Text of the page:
October 24th, 2009 Brian Herzog
On my drive in to work this past Thursday, I noticed the Fire Stations in town had the American Flag flying at half-mast. I wondered why, but forgot about it by the time I got to the library.
Shortly after we opened, someone walked up to the desk said he saw some Flags at half-mast, and asked why the Library's Flag wasn't. No one on staff knew, so I went online looking for some kind of government Flag-flying website. I found all kinds of useful resources.
I didn't find any government proclamation lowering the Flag that day, but I did find a few half-mast calendars, as well as many flag companies that offer email notification reminders of when to lower the Flag:
Flag Flying Calendars & Notifications
It was also interesting (to me) to read about when the Flag could be flown at half-mast. Lots of pages offered general information, including the Flag Code:
General Flag Information
However, none of this answered my question about why some Flags in town had been lowered and some hadn't. I called the Town Manager's office, to see if they knew of (or had issued) a proclamation, but they were as puzzled as I.
So I called the Fire Department, since it was Fire Station Flags I had seen lowered. The person I spoke with there said the Stations lowered their Flags because a former Fire Chief had died, and they were honoring him.
Okay, so that answers that question. I'm not sure this is permitted under the Flag Code, but I wasn't going to push it. In researching this, I did learn that it was okay to put a black ribbon on a Flag to mourn someone's death (or when a fixed Flag can't be lowered), which I hadn't known.
And being the person I am, my favorite finds of the day were Flag Code Violations in the News and American Flag Wall of Shame, which detail prominent gaffs of people who really should have known better.
Tags: american, flag, flag code, flying, half-mast, half-staff, libraries, Library, public, Reference Question, us
April 4th, 2009 Brian Herzog
When I came into work one morning this week, I found the following note left on my desk by my coworkers from the night before:
This patron would like to know what kind of paint was used on US Navy subs between 1976-1979.
[Name & phone number]
Now that's how I like to start off my Wednesdays.
My first thought was that this would be classified information and require a Freedom of Information Act Request, so the first thing I did was find the Navy's FIOA information and request procedures.
I didn't think I'd be able to find this just laying around the internet, but just in case, and to possibly give the patron more leads, I wanted to see what else I could find. The Navy's website had a very easy-to-find Contact Us form, and even though I thought it was a long shot, I told them who I was and what the patron was looking for. I figured if I heard anything back from them, it would be interesting to the patron.
Next it occurred to me that if the Navy has a library, I might get lucky and find a reference librarian who could direct me to a useful resource. I wasn't even sure if the Navy had a library, but a general Google search for "navy library" found that there is in fact a Naval History Library in Washington. But, wouldn't you know it, their reference desk is closed on Wednesdays.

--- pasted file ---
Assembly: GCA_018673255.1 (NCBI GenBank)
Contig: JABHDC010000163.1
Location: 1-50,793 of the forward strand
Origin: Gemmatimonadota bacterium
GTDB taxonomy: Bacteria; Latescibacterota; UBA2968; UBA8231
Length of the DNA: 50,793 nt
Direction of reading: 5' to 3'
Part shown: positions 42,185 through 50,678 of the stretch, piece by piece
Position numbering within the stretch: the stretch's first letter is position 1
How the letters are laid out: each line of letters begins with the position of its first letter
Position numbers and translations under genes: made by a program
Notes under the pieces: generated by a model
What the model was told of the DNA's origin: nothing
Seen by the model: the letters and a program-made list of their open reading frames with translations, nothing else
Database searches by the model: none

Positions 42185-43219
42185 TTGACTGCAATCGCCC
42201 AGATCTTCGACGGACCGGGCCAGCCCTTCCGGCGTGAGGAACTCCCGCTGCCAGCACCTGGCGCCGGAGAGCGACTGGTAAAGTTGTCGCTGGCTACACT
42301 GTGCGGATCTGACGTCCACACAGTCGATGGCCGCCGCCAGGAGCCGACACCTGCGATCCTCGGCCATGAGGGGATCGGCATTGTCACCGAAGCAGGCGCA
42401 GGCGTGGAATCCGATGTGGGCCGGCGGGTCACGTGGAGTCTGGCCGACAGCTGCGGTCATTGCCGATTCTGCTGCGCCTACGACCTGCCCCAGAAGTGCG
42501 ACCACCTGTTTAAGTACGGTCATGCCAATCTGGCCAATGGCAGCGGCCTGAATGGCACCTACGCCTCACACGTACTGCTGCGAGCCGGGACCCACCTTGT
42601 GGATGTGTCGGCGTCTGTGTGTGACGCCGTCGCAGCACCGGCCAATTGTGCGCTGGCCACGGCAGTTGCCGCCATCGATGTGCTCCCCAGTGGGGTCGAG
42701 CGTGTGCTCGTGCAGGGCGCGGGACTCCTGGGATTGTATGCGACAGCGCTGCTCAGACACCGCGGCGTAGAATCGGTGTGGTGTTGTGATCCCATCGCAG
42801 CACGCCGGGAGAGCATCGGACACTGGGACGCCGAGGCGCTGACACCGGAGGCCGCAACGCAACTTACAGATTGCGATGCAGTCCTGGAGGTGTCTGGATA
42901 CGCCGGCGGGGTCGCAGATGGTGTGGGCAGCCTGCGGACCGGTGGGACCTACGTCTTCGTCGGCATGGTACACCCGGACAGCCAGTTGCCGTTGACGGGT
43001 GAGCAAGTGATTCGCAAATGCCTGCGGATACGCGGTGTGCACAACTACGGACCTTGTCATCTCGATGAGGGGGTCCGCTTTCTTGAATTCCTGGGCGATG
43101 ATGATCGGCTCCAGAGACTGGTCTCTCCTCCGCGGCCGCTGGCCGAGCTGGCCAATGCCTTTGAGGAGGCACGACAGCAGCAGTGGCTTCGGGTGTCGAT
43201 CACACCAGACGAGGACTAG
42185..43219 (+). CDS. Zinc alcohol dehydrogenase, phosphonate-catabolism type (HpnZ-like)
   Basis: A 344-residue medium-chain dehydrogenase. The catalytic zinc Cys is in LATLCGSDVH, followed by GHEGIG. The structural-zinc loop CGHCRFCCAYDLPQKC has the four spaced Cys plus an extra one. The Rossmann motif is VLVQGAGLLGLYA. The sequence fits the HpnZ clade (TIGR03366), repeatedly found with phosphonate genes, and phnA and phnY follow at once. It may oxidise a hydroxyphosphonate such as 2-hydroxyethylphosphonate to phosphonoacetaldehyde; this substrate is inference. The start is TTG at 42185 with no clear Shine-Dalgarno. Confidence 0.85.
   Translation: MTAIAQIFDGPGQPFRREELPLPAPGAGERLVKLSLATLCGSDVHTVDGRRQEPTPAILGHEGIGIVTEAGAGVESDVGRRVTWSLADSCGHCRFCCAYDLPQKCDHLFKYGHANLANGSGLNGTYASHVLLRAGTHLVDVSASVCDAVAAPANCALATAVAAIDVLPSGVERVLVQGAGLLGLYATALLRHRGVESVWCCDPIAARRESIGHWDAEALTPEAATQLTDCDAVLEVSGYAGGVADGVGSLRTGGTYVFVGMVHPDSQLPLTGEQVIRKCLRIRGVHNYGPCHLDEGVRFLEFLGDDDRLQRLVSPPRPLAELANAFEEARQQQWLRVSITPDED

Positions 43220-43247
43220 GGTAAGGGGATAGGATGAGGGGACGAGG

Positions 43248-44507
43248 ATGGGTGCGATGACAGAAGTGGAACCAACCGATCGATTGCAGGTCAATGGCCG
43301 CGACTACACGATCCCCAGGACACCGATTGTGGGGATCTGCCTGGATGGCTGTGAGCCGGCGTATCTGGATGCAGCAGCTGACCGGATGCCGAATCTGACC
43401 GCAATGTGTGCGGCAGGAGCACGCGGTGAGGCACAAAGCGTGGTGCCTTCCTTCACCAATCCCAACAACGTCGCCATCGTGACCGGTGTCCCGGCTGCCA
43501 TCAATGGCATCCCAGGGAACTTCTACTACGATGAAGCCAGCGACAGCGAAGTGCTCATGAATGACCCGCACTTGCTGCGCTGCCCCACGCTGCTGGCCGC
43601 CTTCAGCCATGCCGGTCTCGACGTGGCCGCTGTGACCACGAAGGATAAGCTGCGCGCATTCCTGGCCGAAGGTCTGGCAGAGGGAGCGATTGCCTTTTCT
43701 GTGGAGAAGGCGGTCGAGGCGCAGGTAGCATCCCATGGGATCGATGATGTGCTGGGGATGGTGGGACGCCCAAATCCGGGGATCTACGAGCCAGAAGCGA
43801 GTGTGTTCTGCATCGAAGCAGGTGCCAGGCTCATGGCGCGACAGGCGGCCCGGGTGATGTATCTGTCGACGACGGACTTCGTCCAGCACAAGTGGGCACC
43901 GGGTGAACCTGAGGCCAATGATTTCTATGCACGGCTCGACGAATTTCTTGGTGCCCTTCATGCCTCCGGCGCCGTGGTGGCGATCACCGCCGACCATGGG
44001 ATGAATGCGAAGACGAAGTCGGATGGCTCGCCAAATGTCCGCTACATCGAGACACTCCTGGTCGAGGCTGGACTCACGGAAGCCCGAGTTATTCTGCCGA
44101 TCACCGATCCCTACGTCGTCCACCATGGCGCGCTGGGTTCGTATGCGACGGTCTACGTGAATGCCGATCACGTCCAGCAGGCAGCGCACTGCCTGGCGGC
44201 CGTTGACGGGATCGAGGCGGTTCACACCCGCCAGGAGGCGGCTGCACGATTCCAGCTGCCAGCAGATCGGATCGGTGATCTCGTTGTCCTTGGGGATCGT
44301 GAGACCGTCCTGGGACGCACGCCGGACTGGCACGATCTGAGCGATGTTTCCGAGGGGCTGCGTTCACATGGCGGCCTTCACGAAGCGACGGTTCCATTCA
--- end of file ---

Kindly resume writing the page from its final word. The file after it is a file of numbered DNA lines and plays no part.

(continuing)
However, that same Google search also turned up the United States Naval Academy Nimitz Library. They were open, and also listed a phone number, so I gave them a call. The phone was answered on the second ring, and when I told the librarian who I was and what I was looking for, she just laughed and said
That's not exactly the kind of information we have here at our fingertips.
However, she took my name and number and said she'd check around. About an hour later she called back with some interesting information (also: I don't know that I've ever spoken to a nicer or more helpful person on the phone - she was wonderful). First she told me that she had found some information in a database called DyNet, but that database was restricted to military personnel. There is also a civilian version of the database called National Technical Information Service.
She did a search in NTIS for "submarine paint" and found quite a few matches. Unfortunately, it's just a bibliographic database, and the full text reports are only available for purchase from NTIS. I wasn't sure what kind of paint the patron was looking for, so we weren't able to get too far with this, but it looked like it was what the patron needed.
I called the patron back the next day with what I had found, and he was delighted. He said he and his lawyer had been searching online for months and turned up nothing. Then he explained why he was looking for this information: he said that when he was in the Navy, it was common to be sent to a drydock in Spain to sandblast the hulls of subs and then repaint them. He suspected this took place in Spain to avoid OSHA standards and oversight, because now he was developing health issues and is researching the paint to see if there is a connection.
A couple days later I got an email back from the Navy in response to the message I sent in from their website. They said they'd be able to help, but needed to know more specific information, such as what class of submarine, etc, and I forwarded this to the patron to follow up.
For what initially seemed an unanswerable question, I was happy to find the Navy so open and prompt in responding to a civilian request. The other thing that made me happy was that, at no point in course of asking what kind of paint the Navy used did someone say, "why, Navy Blue, of course."